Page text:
If A Tree Falls In A Forest, Can It Be Taxed?

Credit unions don't want to lose their tax exemption, but does the movement take the time to explain member-ownership? And why it matters?

A story published recently in the Des Moines Register has the industry talking about taxation again. The Iowa Bankers Association has launched an ad campaign that argues the real difference between banks and credit unions is that credit unions are free-loaders that don’t pay taxes.

Same story, different day, state, and tax reform season.

There is widespread ignorance of the differences between credit unions and banks. Bankers take advantage of this. But what is the role of credit unions in this ignorance? Credit unions don’t want to lose their tax exemption, but does the movement take the time to explain member-ownership? And why it matters?ContentMiddleAd

Cooperative ownership is directly related to the logic of taxation. For-profit companies are in the business of generating income for their stockholders. It is this income that is taxed. Cooperatives do not generate income for their owners. Period. In the simplest terms, then, there is nothing to tax.

If a tree falls in a forest and no one is there to hear it, does it make a sound? It creates sound waves but sound as humans understand it is what we absorb through our ears. So without a listener, a falling tree does not make sound.

If a financial cooperative generates positive net revenue and no individual gets to spend it, is it profit? Not in the logic of taxes. Income taxes are levied on economic value that accrues, at least eventually, to an individual. Ultimately, this is the logic behind virtually every provision or exception in the income tax code.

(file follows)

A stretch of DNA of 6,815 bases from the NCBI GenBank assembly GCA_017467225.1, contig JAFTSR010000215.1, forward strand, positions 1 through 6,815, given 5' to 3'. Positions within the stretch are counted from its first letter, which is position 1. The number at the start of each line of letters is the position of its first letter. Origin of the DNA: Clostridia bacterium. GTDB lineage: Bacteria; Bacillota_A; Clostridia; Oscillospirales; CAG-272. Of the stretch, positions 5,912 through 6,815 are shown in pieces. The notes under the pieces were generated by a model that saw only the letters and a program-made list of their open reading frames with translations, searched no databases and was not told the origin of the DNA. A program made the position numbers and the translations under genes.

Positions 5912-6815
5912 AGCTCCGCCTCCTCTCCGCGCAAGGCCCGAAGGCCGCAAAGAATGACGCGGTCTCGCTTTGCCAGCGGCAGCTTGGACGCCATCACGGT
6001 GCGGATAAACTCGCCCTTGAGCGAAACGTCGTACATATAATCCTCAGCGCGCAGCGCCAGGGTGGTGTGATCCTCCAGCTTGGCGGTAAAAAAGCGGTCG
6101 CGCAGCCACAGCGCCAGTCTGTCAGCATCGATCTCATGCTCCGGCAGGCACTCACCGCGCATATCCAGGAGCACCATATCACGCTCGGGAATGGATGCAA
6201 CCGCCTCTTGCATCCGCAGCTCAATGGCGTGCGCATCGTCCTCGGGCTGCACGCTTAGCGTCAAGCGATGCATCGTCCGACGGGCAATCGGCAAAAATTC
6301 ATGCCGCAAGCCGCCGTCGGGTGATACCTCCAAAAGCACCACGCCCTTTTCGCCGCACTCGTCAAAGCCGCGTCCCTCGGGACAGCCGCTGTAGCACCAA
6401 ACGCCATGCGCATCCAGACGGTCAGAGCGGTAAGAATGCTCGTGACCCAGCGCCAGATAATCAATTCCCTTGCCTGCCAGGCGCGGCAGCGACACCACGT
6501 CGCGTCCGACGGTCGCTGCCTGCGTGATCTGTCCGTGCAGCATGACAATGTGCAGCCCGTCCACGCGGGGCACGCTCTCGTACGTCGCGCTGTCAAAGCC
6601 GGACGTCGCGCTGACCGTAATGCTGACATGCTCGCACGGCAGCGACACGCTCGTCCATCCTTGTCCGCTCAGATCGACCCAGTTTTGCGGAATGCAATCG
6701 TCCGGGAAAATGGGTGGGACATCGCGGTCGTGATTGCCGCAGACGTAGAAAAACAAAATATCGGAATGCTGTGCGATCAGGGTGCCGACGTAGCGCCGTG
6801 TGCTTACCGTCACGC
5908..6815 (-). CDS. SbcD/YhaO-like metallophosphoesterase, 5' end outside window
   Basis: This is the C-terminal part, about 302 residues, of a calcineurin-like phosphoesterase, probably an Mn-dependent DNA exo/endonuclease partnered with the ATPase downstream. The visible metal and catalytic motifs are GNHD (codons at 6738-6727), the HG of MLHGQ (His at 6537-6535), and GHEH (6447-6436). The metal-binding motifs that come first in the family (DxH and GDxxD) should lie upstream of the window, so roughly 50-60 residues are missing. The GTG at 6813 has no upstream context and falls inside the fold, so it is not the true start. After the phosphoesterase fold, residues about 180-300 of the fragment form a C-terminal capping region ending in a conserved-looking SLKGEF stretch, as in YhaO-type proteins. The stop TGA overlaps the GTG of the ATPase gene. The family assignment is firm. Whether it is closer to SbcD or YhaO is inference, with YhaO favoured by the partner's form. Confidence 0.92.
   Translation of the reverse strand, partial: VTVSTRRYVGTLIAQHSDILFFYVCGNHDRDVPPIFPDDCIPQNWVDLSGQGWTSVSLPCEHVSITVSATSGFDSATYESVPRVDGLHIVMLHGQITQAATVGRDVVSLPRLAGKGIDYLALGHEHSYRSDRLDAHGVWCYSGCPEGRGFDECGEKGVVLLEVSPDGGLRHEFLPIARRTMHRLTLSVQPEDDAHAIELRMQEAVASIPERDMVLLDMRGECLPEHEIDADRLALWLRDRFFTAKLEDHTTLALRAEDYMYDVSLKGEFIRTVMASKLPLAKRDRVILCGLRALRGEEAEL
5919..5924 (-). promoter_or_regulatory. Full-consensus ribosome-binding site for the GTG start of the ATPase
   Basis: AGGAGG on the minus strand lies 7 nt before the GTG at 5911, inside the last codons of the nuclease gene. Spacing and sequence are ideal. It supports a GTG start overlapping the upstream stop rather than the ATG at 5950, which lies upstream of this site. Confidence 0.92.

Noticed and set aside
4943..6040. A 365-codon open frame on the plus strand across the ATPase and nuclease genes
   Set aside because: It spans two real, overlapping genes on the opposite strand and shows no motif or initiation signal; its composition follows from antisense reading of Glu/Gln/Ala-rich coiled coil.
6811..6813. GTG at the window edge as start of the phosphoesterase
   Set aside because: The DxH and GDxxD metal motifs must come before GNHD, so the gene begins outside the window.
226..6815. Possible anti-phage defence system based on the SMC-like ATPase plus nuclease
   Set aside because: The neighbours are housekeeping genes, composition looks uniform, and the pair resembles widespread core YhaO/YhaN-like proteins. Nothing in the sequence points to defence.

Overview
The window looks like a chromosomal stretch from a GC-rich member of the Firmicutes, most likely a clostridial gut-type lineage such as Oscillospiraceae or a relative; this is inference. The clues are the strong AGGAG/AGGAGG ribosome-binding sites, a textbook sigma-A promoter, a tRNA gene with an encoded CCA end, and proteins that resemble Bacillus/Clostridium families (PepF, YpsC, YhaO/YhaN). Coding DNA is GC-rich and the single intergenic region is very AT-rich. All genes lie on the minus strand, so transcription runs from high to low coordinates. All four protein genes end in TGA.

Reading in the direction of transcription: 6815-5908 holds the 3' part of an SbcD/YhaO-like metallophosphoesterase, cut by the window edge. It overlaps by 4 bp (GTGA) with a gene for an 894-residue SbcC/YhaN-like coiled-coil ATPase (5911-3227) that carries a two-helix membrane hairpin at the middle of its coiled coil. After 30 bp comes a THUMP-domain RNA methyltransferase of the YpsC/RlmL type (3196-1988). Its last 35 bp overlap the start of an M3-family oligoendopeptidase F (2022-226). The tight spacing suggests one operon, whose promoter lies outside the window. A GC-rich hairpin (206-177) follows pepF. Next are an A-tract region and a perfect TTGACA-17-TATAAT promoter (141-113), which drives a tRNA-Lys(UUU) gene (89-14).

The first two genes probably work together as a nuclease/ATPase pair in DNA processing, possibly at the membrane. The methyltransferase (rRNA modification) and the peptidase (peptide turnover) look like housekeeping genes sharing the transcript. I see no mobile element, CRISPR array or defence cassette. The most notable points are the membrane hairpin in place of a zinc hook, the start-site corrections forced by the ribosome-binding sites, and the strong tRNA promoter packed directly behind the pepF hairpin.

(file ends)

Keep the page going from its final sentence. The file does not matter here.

Unhappily, in a world of willful misunderstanding and misrepresentation a world created by bankers’ associations credit unions don’t tell this story effectively.

The positive net revenue of credit unions does not accrue to credit union owners … so it should not be considered a taxable profit.

Chris Howard, SVP, Callahan & Associates

The positive net revenue of banks is taxed because it accrues to bank owners directly as stock dividends or indirectly as an increase in stock value. In other words, these are taxable profits because they represent economic value for individual owners.

The positive net revenue of credit unions does not accrue to credit union owners. Credit union owners do not receive stock dividends and the value of their ownership share can never increase. In other words, this positive net revenue does not represent economic value for individual owners, so it should not be considered a taxable profit.

This analysis does present some challenges, but even as they are teased out, the basic logic remains.

First, cooperatives are plagued by the language of the for-profit world. Credit unions have income statements and routinely speak in terms of income and profitability even though they use these words in ways differently from banks. This complicates the technical argument against taxation because there is no straightforward language to differentiate the positive bottom line of a cooperative from that of a for-profit company.

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Second, credit union owners do receive dividends, some of which appear remarkably similar to stock dividends. The key point here, though, is that all dividends, from any source, are taxable income to their recipients. In this sense, credit unions are taxed much as S Corporations are their owners are taxed on the economic value they receive.

Third, the complication of the S Corp comparison is the treatment of retained earnings. Stock owners can turn retained earnings into cash by selling their stock, so those earnings represent real economic value. Credit union owners cannot turn retained earnings into cash, so those earnings do not represent real economic value. In other words, credit unions really don’t have anything that should be taxed.

This is truth. We need to find an effective way to tell it.

This article appeared originally in the Credit Union Times in February 2018.

February 12, 2018

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